Why do car manufacturers use different types of materials for brake discs? I have heard of the carbon-ceramic disc and now Porsche has something called a surface-coated disc.
Most brake discs are made of cast iron. This material has good friction properties and, because it has been developed consistently over the decades, is the cheapest.
Carbon-ceramic brake discs are a standard feature on Formula One cars and most other race-prepared cars these days. Besides being almost 50 per cent lighter than iron discs, carbon ceramic has a huge advantage when it comes to wear resistance, stability and consistency at the high temperatures and heavy use that race-car brakes are subjected to.
On a few high-performance road cars, carbon-ceramic brake discs can be specified, but they come at a price. Hence such an option is usually available only on high-end performance cars.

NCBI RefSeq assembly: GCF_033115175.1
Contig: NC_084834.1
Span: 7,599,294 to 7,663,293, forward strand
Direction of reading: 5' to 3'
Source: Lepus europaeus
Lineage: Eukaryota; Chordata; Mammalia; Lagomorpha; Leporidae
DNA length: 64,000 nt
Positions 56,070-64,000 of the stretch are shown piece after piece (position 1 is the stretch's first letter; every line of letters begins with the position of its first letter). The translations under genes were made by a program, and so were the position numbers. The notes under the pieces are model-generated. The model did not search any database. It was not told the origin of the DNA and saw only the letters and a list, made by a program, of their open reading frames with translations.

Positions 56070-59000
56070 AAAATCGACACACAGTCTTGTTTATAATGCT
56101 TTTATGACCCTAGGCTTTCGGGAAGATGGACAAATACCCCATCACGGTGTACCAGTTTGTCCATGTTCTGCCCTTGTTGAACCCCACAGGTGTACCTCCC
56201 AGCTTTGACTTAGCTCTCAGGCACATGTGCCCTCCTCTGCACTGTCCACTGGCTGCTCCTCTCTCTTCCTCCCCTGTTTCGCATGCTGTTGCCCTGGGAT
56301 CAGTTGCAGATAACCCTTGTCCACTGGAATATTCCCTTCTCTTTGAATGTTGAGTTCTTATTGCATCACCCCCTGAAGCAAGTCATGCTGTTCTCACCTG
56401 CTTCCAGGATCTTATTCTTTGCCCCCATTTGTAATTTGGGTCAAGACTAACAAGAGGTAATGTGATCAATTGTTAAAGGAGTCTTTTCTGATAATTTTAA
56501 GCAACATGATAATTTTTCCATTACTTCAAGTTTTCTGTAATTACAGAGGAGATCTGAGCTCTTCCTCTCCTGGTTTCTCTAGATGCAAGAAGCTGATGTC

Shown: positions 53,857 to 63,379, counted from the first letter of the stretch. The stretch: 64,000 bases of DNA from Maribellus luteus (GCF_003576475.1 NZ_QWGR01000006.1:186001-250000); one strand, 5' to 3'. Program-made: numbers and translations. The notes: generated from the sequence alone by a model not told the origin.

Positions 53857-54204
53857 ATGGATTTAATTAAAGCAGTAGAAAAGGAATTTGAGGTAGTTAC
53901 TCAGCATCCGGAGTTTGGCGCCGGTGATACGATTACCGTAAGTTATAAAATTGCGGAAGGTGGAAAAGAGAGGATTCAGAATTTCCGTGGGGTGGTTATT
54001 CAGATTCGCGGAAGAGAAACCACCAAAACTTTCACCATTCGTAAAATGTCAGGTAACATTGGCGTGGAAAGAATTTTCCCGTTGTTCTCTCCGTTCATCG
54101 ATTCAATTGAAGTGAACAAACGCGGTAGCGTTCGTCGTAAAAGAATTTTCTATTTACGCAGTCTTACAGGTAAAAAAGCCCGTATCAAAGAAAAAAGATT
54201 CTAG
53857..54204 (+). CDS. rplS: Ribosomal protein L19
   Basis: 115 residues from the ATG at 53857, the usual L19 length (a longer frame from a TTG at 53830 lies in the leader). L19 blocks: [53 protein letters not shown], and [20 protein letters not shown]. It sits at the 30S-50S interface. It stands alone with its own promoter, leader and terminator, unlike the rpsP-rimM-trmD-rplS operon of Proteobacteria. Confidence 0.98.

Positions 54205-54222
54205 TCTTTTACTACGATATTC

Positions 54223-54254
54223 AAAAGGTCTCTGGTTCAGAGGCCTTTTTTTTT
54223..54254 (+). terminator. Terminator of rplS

Besides the prohibitive cost, these brakes also perform their best at high temperatures, making them less than suitable for normal road use.
Porsche's new surface-coated disc, also known as the Porsche Surface Coated Brake (PSCB), is made from conventional cast iron, but goes through an additional process during manufacturing.
A coating of tungsten carbide is applied throughout the surface that makes contact with the brake pads. In terms of cost and performance, the PSCB sits midway between the normal cast-iron disc and the carbon-ceramic type.
The most interesting aspect of the PSCB is its permanent mirror-like surface once the disc is run-in and the absence of brake dust on the wheels.